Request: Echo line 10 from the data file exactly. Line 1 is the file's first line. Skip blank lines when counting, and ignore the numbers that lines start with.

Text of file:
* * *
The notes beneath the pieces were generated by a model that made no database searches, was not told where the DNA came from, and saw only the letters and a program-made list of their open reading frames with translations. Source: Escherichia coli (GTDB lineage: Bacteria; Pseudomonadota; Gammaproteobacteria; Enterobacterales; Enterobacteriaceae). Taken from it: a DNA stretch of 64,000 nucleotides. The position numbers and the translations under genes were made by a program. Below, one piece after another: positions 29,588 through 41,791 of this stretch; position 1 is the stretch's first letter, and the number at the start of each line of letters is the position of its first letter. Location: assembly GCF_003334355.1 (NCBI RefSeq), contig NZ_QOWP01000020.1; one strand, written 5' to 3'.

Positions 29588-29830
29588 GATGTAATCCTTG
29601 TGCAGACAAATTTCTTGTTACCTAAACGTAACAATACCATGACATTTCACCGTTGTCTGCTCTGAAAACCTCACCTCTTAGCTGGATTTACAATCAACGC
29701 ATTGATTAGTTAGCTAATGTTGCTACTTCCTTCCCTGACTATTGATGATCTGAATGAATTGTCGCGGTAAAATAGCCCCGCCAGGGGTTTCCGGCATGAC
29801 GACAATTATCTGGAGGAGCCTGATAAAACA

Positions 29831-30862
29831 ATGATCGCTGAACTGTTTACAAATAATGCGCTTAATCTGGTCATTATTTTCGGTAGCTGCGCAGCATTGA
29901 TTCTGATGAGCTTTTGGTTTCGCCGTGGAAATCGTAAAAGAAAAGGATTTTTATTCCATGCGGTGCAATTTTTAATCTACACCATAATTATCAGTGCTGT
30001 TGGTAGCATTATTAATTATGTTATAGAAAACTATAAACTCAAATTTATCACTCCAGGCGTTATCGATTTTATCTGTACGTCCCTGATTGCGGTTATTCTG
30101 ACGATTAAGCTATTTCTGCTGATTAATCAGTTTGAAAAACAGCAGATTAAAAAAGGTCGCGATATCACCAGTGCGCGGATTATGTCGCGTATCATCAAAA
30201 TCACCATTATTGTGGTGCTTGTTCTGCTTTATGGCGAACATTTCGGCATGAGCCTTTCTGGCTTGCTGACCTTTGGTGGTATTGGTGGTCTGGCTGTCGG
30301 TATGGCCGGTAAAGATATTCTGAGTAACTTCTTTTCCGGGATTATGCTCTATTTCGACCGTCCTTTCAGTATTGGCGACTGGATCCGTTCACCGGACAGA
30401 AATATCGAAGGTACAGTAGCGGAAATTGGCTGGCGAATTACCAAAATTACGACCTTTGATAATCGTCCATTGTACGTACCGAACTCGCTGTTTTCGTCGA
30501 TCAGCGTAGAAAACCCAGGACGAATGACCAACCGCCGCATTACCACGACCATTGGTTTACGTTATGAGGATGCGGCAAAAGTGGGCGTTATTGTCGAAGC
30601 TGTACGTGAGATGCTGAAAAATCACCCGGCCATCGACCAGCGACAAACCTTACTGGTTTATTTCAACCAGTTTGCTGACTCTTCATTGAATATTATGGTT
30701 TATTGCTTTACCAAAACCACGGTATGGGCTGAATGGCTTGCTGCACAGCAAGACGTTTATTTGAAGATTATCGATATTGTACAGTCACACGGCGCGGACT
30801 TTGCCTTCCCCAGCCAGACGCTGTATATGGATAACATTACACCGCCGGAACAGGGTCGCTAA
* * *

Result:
30001 TGGTAGCATTATTAATTATGTTATAGAAAACTATAAACTCAAATTTATCACTCCAGGCGTTATCGATTTTATCTGTACGTCCCTGATTGCGGTTATTCTG